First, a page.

“From nowhere, through a caravan, around the campfire light, a lovely woman in motion with hair as dark as night. Her eyes were like a cat in the dark that hypnotised me with love.”
There are few better things in life than the sound of Curtis Mayfield singing with The Impressions. Kent Records did the world a special service in the 1980s by making The Impressions’ 1960s recordings available again. Apart from the group’s sweet, sweet harmonies Curtis possessed the gift of making the familiar spark into life anew, and when he sang about a gypsy woman dancing to a guitar melody the image is so strong.
It’s well documented how influential The Impressions and in particular Curtis Mayfield were in the development of reggae, particularly during the rocksteady era when exceptional vocal outfits and singers thrived. There have been many Jamaican interpretations of Curtis’ compositions, such as Queen Majesty which was covered countless times. The fascinating thing is that even the reggae experts seem unsure why Curtis Mayfield made quite such an impression on Jamaican performers.
Gypsy Woman is another Curtis creation that has been widely covered, by Joe Bataan, Bobby Womack, The Persuasions, Jay &The Americans, and Bryan Hyland, among others. In Jamaica it was most famously covered by Slim Smith with the Uniques. It may be sacrilege to say so but Slim’s singing is somehow even more magical than Curtis’. There is something of an edge to the sweetness, and what is known about Slim’s own tragic story adds to the mystique.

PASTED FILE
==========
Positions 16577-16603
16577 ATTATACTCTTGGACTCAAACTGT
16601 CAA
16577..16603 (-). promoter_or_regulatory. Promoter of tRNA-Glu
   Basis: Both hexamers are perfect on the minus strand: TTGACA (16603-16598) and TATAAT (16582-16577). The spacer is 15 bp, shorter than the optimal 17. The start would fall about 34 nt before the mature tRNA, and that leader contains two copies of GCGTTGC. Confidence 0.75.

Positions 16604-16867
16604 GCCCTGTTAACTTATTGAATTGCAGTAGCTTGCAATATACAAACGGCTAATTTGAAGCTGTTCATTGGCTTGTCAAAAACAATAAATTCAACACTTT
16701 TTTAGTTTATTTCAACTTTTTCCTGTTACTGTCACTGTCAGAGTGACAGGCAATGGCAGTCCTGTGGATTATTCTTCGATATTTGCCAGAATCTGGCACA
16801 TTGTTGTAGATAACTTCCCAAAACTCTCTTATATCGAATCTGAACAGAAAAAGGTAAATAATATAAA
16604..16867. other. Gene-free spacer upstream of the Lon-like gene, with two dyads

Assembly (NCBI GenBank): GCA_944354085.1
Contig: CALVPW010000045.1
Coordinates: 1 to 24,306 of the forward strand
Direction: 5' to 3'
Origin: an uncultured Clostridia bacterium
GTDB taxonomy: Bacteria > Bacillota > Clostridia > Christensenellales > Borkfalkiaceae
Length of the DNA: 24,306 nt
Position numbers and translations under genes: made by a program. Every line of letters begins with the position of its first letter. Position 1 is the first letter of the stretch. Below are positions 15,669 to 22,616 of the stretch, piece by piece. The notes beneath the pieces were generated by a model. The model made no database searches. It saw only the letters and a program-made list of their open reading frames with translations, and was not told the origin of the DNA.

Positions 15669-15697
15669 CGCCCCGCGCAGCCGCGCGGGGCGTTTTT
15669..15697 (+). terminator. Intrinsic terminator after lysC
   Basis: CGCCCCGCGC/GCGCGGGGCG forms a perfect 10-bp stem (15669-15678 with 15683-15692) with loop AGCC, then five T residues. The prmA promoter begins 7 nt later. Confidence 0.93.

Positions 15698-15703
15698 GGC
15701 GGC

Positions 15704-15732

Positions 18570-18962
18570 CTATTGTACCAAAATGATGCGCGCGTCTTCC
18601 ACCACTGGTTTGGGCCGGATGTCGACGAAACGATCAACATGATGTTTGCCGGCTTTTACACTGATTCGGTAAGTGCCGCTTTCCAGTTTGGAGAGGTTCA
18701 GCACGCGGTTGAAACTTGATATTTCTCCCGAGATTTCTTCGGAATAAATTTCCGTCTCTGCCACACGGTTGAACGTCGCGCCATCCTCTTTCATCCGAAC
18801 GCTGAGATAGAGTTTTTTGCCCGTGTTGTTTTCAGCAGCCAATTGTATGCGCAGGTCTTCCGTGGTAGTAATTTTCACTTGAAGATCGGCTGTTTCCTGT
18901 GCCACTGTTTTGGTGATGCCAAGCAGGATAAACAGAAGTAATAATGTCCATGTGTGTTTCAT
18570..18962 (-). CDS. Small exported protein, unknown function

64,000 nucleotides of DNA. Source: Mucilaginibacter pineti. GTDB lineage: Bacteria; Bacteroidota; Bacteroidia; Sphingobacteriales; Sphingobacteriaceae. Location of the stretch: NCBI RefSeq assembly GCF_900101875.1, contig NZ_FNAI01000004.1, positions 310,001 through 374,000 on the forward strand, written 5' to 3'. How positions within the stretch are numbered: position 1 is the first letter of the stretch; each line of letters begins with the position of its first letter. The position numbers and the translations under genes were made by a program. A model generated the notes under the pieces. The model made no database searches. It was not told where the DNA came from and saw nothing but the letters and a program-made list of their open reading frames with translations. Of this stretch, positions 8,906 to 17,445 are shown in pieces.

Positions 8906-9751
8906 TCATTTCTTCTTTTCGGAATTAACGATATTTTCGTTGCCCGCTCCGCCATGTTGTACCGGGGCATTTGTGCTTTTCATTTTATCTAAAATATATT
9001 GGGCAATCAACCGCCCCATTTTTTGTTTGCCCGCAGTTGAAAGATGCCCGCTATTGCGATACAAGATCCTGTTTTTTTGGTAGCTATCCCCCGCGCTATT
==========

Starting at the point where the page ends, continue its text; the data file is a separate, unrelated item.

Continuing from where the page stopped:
There have been plenty of other reggae related covers of Gypsy Woman. Marcia Griffiths twisted things slightly to sing about her Gypsy Man. And the Mighty Diamonds, Milton Henry and Junior English are among those who have recorded fantastic versions. The gypsy theme is also a recurring motif in Jamaican music. Back in the days of bluebeat and ska Derrick & Patsy sang about another Gypsy Woman, as did the Prince Buster-produced Frank Cosmo, while Errol & His Group had a track on Bluebeat entitled Gypsy. Tony Gregory and Eddie Lovette later had success with Gypsy Girl, with Eric Bubble sang Fe-Me Gypsy.
The Jamaican gypsy motif may not need to be examined too closely. Around the world gypsy is shorthand for romance and mystery and wildness and freedom, and thus perfect for reggae music and its rebel soul. And yet Romany historians will be able to tell tales about how in days long ago Spain deported gypsies to the West Indies, and England and Scotland similarly sent gypsies to the Caribbean. There are even tales of freed slaves owning gypsies in Jamaica. If, however, you read the story of how Tony Gregory came to write Gypsy Girl you get more of a sense that it was something that felt and sounded right. And he might have had something because at the time many a living room around the world was decorated with a Charles Roka reproduction of a painting on an ‘exotic’ gypsy girl theme, much to the disgust of the serious art audience.